The Executive Order and What it Means

airport-welcome-wisam-1.jpgTravel Ban, 120 days, 90 days, seven Muslim-majority countries, there are a lot of catch-phrases and facts floating around about The President’s executive orders on refugees. With Monday’s signing of the revised order, a new layer of complexity and confusion has arisen. We at World Relief Chicago want you to be informed and confident in speaking about the issue of refugee resettlement. We’ve put together this fact sheet to explain what the new E.O. actually says and what that means, particularly when it comes to our work with refugees in Chicago.

  • The new executive order revokes and replaces the original executive order on refugees. This means that the original bill, which was temporarily suspended due to legal issues, will not go back into affect. The game is reset so to speak.
  • Suspends entry of foreign nationals from Sudan, Syria, Iran, Libya, Somalia, and Yemen for 90 days. There are some new clauses that make exceptions for green card holders and allow for case by case judgements on medical emergencies and other special circumstances. But, for the most part, individuals from these seven countries won’t be allowed into the US until after June 14th.
  • Suspends the entire US refugee resettlement program for a minimum 120 days. This is one of the major stipulations that affects World Relief Chicago. It means, from March 16 – July 14, World Relief and all other US refugee resettlement agencies will not be receiving any new refugee families. Not only does this prevent Syrian refugees — fleeing civil war and ISIS — from finding a safe home in America, but it also affects refugees from Burma, Ukraine, Cambodia, and many other countries who are not connected to ISIS. Four months may not seem unreasonable, but, for war-weary parents trying to provide for their children in refugee camps, it’s a long time.
  • Reduces the number of refugees the US will accept this year from 110,000 to 50,000. This is a huge cut that has major implications for World Relief Chicago. This year, the US has accepted 32,000 refugees, 148 of whom have been resettled through World Relief Chicago. This means that from now until the new fiscal year (Oct 1st), only 18,000 more refugees will be allowed into the US and a maximum of 68 will be resettled through World Relief Chicago. These numbers are the lowest in our country’s history. Last year, the US accepted 84,000 and World Relief Chicago resettled 425 refugees. All this stands in stark contrast to the vast amount of need as we are currently facing the largest humanitarian crisis of our generation.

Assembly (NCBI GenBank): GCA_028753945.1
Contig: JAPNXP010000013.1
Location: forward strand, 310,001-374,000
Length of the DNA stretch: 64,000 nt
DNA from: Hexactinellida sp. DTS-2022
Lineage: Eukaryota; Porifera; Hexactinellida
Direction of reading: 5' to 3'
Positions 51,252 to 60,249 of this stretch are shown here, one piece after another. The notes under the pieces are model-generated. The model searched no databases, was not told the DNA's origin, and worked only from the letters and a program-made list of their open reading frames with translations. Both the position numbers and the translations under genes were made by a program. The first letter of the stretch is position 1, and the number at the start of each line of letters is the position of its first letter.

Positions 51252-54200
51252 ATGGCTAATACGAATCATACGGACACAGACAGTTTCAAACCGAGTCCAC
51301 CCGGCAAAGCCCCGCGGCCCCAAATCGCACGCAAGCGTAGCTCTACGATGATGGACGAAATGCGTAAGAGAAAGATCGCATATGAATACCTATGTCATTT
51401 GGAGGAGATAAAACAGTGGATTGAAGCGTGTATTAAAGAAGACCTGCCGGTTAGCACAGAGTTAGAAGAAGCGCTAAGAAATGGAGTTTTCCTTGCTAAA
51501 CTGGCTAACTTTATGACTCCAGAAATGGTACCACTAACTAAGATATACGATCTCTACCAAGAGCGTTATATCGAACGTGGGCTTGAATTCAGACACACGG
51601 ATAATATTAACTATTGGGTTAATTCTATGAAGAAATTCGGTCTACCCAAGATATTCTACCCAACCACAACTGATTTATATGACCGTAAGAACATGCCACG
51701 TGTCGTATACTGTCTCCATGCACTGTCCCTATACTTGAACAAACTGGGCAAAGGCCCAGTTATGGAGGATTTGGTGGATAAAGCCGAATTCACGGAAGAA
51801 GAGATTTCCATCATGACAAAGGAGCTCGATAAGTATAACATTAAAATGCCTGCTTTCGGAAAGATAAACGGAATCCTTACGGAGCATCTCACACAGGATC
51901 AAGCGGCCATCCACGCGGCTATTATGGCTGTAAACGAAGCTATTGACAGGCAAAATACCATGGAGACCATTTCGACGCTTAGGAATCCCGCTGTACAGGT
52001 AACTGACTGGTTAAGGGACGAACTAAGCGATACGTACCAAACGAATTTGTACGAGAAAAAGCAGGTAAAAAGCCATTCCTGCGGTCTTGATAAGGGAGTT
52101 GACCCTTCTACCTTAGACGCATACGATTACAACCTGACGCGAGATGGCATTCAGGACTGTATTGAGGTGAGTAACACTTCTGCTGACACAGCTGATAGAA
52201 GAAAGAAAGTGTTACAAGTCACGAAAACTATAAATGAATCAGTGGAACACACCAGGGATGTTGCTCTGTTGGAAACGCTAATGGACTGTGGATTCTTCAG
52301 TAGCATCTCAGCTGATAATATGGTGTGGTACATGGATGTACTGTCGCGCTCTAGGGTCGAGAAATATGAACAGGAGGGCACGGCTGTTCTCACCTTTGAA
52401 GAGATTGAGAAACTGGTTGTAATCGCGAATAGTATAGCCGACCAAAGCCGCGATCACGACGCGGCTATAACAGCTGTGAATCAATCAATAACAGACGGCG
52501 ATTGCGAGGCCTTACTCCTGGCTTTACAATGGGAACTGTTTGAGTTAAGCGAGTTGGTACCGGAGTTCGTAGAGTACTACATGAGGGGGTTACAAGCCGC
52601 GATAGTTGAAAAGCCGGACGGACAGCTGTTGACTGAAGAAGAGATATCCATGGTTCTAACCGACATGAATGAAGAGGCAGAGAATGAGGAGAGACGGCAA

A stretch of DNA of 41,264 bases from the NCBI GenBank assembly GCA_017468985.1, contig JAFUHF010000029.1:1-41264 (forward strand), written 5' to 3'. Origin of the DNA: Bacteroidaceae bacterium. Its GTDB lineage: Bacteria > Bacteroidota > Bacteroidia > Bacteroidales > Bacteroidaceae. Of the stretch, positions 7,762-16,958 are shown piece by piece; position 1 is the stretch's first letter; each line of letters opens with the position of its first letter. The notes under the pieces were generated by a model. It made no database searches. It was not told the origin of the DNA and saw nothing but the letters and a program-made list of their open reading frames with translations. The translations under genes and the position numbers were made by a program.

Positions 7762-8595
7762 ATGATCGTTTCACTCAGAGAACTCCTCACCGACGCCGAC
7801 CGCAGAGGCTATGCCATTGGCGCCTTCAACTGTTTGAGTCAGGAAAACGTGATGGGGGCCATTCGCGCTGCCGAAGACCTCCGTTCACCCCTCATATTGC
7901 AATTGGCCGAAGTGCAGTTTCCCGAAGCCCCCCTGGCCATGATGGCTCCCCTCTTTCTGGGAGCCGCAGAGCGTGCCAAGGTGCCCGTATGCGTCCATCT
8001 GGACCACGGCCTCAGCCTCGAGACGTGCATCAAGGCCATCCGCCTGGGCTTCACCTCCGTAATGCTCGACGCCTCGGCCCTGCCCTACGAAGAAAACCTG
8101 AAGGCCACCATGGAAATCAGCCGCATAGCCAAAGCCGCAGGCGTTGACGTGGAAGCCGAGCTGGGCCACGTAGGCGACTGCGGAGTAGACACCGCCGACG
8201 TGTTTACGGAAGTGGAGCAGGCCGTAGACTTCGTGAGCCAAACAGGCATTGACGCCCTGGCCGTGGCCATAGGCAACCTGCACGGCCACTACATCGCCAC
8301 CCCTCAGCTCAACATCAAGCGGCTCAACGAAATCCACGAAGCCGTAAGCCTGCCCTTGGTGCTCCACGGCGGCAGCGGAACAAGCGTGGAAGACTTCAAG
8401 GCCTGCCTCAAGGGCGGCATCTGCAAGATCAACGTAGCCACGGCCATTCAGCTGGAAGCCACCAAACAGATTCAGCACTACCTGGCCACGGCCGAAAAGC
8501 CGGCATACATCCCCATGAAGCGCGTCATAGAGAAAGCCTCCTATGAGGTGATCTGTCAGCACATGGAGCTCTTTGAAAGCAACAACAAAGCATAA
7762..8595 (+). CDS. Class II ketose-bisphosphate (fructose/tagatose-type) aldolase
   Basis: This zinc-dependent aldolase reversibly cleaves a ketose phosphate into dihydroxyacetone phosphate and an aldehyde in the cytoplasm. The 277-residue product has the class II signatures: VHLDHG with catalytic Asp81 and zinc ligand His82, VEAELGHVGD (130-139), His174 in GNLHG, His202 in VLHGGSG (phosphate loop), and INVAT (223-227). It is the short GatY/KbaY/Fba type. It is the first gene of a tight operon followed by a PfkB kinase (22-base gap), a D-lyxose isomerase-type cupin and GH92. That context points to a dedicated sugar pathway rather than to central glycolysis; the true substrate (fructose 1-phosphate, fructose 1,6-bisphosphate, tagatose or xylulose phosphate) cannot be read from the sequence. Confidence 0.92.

• Issues a review of the immigration and refugee resettlement process. The current refugee screening, which is the most thorough of all US entry processes, is a multi-step process that generally lasts anywhere between 18 months to 3 years, and includes fingerprinting, biometrics, retina scans, and multiple interviews by different agencies, including the United Nations, State Department, and U.S. Department of Homeland Security.  For this reason, as well as the system’s proven track record (of the roughly three million refugees admitted since 1980, none has ever killed a single American in a terrorist attack), World Relief has argued that that compassion and security do not have to be mutually exclusive.

According to Tim Breene, CEO of World Relief “This new executive order does not solve the root problems with the initial order—the cutting of refugee admissions by 55% and the inability for some of the world’s most vulnerable refugees to come to the United States, it is more of the same.” World Relief has publicly committed to being both pro-security and pro-refugee. For the past forty years, we’ve carried out our mission, to empower the local church to serve the most vulnerable. A large facet of carrying out that mission has been in resettling refugees. In a recent press release, World Relief called on the administration to commit the resources and coordination needed to carry out the security review process as quickly as possible to ensure that this life-saving refugee resettlement program is not delayed any longer than necessary. “We stand with refugees. Standing with us are many thousands of American citizens in congregations and communities across the nation who have joined us in this cause,” says World Relief President Scott Arbeiter, “We will continue to appeal to churches throughout the U.S. to continue to support refugees.”

If you would like to join us in supporting refugees, we have released a limited edition #WeWillAlwaysWelcomeRefugees t-shirt. The t-shirt is available for purchase on All proceeds go to support our work with refugees.


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